For the second time in a few short weeks there was a female judge back on the panel, with impressionist and comedian Janet Brown making a return to the show to add her views. She was joined by George Elrick, John Smith and Mickie Most.
The seven new acts who performed for the panel were;
- Birth (four-piece group) from North Devon
- Buzz Sound (vocal / guitar duo) from Liverpool
- Christine Evans (vocalist) from Harrow
- Frank Leyton (vocalist) from Manchester
- Freddie Stuart (comic) from Bedford
- Campbell and Reid (country & western duo) from Hampshire
- Hoppy Horton the Hillbillies (four-piece comedy group) from Weston-Super-Mare
The professional panel placed Manchester vocalist Frank Leyton top of the scoreboard and he would be seen again on the next All Winners Show the following week.
The viewers panel, once again, disagreed and they chose North Devon group Birth as their winner, but they would not be seen again until well into series five, when they appeared on show 23.
Frank Leyton, formerly known as Frank Barrie, had worked solidly around the London area in the early 1970s. Frank’s first success went as far back as 1968 when, at fifteen, he was a member of the Frank Barrie Duo and was a prizewinner on Granada TVs Firstimers Talent Contest. He had also toured very successfully in Romania with the pop group Middle of the Road. In late 1975 Frank had finished third in the semi-finals of the Pub Entertainer of the Year contest at the Century Hotel, Wembley.
Later in 1976 Frank could be heard singing with Alyn Ainsworth and the Radio Orchestra on BBC Radio 2, which would be one of many appearance on BBC Radio. For the pantomime season 1977-78 Frank appeared as Prince Charming in the production of Cinderella at the Swansea Grand, which also featured Clive Dunn as Buttons.
In the summer of 1979 Frank appeared with Lulu, Rod Hull and Emu and New Faces finalist from series three, Al Dean in the Startime ’79 show at the Winter Gardens in Margate. At the end of 1979, after completing more BBC Radio 2 recordings, Frank was back in pantomime, starring with Jim Davidson, Melvyn Hayes and The Krankies in Babes in the Wood at the Bristol Hippodrome.
In the summer of 1980 the two New Faces winners were back on the same stage again when Frank was the support act for Jim Davidson’s summer shows at the Britannia Pier, Great Yarmouth. Shortly after the show closed at the end of August, Frank was fulfilling international dates in Central America for Combined Services Entertainments.
One of Frank’s highlights in his live show was his medley of Neil Sedaka’s hits, which really suited his voice. Video recordings of Frank singing the Neil Sedaka song The Hungry Years can be seen on You Tube, along with footage of him singing the Frank Sinatra hit That’s Life, both recorded at La Scala, Peterborough in the early 1980s.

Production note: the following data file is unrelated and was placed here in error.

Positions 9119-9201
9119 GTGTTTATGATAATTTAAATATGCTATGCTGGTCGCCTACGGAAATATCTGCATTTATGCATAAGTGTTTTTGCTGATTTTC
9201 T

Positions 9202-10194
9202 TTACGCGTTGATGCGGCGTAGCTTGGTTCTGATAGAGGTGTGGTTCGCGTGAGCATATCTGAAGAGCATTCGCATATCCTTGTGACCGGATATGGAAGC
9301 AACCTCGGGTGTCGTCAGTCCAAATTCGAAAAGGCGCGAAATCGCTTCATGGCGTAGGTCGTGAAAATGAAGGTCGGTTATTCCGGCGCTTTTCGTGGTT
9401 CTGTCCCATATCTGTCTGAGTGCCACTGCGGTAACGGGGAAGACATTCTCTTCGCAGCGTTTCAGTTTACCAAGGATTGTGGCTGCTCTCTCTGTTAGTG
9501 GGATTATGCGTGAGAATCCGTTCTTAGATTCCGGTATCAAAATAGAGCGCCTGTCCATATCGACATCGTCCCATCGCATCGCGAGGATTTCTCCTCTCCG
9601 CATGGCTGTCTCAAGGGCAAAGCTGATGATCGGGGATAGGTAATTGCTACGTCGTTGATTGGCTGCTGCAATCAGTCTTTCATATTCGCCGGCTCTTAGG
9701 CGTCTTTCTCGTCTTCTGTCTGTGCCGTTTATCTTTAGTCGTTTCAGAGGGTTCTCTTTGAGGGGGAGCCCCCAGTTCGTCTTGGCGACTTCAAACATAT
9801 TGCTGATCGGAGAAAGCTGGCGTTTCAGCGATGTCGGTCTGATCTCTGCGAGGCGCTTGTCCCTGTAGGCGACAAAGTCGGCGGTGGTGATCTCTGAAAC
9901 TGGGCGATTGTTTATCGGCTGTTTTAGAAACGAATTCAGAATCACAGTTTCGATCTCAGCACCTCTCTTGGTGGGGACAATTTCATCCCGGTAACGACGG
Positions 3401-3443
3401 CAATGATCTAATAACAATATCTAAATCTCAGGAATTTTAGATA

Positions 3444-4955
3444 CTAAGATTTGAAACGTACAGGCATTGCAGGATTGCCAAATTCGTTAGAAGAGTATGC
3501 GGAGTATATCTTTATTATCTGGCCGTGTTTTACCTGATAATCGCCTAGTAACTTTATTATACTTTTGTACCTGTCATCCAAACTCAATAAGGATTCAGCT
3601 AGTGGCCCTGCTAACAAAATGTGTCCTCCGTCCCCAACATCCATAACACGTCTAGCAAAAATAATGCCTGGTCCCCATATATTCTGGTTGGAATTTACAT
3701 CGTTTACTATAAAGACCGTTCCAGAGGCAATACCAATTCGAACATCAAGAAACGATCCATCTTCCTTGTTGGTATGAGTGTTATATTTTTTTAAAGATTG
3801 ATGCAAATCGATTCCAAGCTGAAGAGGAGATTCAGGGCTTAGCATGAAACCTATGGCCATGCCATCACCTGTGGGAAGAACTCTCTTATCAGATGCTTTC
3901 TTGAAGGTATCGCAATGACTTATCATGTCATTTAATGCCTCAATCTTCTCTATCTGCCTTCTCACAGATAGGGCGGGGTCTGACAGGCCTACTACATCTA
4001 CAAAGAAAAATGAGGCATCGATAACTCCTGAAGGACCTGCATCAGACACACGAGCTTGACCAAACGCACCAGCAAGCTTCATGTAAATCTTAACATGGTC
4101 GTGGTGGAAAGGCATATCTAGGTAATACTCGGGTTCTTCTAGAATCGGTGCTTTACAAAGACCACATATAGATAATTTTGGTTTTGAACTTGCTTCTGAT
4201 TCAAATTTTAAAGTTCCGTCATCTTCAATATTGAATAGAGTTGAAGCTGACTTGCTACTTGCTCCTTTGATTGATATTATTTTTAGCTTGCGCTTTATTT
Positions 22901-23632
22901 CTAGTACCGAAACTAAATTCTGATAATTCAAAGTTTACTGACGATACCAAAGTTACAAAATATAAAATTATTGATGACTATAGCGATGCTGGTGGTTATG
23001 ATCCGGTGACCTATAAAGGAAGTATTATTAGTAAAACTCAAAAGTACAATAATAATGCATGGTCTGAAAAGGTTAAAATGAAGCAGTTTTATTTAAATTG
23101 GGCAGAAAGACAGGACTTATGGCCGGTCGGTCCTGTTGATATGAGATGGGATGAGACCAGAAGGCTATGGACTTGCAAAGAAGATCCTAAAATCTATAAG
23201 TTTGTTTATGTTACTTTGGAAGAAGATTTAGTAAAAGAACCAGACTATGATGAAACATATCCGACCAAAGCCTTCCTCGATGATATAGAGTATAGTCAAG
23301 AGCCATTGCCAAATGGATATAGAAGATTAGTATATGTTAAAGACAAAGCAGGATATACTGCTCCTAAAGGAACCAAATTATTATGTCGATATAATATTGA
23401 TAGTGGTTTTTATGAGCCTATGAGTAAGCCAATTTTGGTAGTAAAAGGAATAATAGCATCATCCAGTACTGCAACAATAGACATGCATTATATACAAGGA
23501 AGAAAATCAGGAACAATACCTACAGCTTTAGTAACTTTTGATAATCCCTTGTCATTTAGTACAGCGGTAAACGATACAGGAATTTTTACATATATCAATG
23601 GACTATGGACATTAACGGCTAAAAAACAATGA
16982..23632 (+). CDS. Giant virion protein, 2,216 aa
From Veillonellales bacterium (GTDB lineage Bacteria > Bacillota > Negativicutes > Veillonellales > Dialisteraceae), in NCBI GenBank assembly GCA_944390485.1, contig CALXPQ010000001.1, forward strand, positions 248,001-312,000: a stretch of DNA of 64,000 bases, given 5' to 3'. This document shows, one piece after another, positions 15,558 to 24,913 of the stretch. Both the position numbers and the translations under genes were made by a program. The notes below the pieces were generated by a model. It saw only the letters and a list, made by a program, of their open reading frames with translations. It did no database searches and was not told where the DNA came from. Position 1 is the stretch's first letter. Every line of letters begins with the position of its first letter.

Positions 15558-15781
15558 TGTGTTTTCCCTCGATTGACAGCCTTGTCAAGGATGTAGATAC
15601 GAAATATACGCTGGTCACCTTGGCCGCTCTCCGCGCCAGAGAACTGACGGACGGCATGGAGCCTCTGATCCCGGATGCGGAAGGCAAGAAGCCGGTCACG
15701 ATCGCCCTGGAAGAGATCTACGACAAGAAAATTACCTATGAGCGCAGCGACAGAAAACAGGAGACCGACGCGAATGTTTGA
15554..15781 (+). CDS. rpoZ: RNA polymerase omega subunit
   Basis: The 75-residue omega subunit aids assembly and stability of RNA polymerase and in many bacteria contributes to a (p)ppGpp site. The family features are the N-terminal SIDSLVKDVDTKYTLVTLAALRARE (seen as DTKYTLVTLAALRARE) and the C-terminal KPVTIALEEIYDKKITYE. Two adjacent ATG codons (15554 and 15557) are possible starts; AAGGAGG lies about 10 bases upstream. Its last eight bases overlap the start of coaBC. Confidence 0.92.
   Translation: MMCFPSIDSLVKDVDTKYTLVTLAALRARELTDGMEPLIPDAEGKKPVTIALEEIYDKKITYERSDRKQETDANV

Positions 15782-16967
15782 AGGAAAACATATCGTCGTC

Birth and Hoppy Horton and the Hillbillies were just two of six acts from T.E.N.K. Entertainments management to appear on New Faces in recent weeks, with Earlene Bentley, Cornell & Day, Livingstone and Pride also being represented by the same team.
Hoppy Horton and the Hillbillies were Scott, Colin, Tony and Tom and based on the video uploaded to You Tube I have concluded that they sang the song Drink The Mountain Dew when they appeared on this show.
It seems that Hoppy Horton had many changes of band line-up and name in the years following this appearance. There are entertainment listings referencing the act as the Hoppy Horton Duo (1988), where they were described as a ‘West Country Chas ‘n’ Dave with country music overtones’, Hoppy Horton and the Saggy Bottom Boys, Hoppy Horton and Shalako (1994) and just plain old Hoppy Horton (1987-1990).
30 year-old Christine Evans trained as a singer in Kenton, Harrow and had performed in cabaret work and in night clubs all over the country performing with stars like Jimmy Tarbuck and Lulu.
Christine was one of the first British artists to appear on television behind the Iron Curtain when, in 1967, she appeared on Romanian TV. While in the country she also recorded songs and played a leading role in a documentary film. Her TV performance was seen by around 15 million TV viewers, mainly in Russia. Her final stage show in Romania had to be cut short due to the over-enthusiasm of the fans who tried to storm the stage.